From the Managing Attorney
the new year comes a renewed commitment to engaging our friends, supporters,
partners and other social justice advocates across the state and the country in
the ongoing work of the UNC Center for Civil Rights. While we know many of you
are following our blog and other social media sites, we hope to use the
newsletter as a way of expanding the scope of our outreach.
last several months have been filled with great victories and new challenges
for the Center and the communities with which we work, and 2013 promises to be
another year of critical litigation and community advocacy. After a landmark victory at the Fourth Circuit
Court of Appeals in our Pitt County school desegregation case, we are now
preparing for a major trial in that matter this spring. Discovery is proceeding in our environmental
justice and fair housing case on behalf of the Royal Oak Concerned Citizens
Association, and we recently filed a lawsuit for several members of our
longtime community clients in Halifax County seeking refunds of illegally
collected property taxes. In addition
to this active litigation docket, we continue to represent community based
organizations in Moore, Orange, Hoke, Northampton, and Robeson as they organize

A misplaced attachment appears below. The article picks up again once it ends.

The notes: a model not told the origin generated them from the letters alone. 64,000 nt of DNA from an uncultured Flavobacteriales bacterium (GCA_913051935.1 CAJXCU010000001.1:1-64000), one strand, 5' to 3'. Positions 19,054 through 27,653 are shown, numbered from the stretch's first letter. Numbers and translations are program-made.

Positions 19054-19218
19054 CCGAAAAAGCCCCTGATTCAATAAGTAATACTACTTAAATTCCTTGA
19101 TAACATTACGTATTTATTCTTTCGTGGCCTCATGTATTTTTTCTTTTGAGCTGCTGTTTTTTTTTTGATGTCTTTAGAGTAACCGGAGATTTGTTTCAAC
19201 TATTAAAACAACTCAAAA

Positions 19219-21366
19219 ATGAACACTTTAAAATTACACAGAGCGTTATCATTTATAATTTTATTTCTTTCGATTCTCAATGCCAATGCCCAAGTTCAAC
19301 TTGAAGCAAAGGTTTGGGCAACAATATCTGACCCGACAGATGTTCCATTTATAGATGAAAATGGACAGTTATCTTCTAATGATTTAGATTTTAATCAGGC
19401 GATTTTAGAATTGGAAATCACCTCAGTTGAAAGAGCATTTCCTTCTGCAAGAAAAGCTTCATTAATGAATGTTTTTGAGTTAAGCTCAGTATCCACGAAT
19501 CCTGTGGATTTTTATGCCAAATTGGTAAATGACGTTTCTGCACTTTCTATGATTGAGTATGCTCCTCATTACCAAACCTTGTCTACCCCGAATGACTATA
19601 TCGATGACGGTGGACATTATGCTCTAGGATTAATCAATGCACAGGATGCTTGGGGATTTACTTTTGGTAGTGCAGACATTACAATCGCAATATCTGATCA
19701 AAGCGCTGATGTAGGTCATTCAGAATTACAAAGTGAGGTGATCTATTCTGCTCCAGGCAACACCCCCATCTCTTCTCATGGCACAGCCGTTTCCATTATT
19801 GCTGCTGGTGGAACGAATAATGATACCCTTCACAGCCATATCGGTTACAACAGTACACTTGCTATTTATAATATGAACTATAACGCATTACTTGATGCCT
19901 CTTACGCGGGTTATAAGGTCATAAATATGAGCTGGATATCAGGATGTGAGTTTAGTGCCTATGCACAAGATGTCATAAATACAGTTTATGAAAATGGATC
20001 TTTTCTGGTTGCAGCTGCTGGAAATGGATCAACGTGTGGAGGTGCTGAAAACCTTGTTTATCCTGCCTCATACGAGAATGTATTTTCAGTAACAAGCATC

and advocate against the continuing legacy of race discrimination and for inclusion
and equity regarding access to public infrastructure, safe and affordable
housing, diverse and high quality public schools, meaningful political
participation, and environmental justice.
In addition to
our direct community representation, the Center also helped co-author, along
with Dean Jack Boger, an amicus
curiae brief to the U.S. Supreme Court on behalf of UNC-Chapel Hill in Fisher v. University of Texas, the
pending case challenging the use of race in college admissions. The Center, working with law students, also
sponsored a number of community voter education presentations. This outreach was part of our work with the
national non-partisan Election Protection coalition, and culminated with our
coordination of the North Carolina Election Protection voter hotline on
November 6. Training the next generation of civil rights lawyers through the
engagement of law students in the work of the Center remains one of our core
goals, and we look forward to helping lead the seventh pro-bono Will Project
would be remiss not to briefly mention the continuing and urgent need for
funding to support our work. Although the Center is an integral part of the law
school's education, research and service mission, we must raise our program
expenses and salaries from grants and donations. As we continue to pursue all
available funding opportunities, we also hope that individuals and
organizations that share our vision of civil rights and social justice can help
us continue this work. If you are interested in learning about how you can support
the Center, please contact me at 919.445.0174 or email@example.com. You may also
make a secure online donation now at https://www.law.unc.edu/alumni/support/gift/givenow/. To ensure your
gift is forwarded to the Center for Civil Rights, please be sure to designate
the fund by using the drop down menu to select "Center for Civil Rights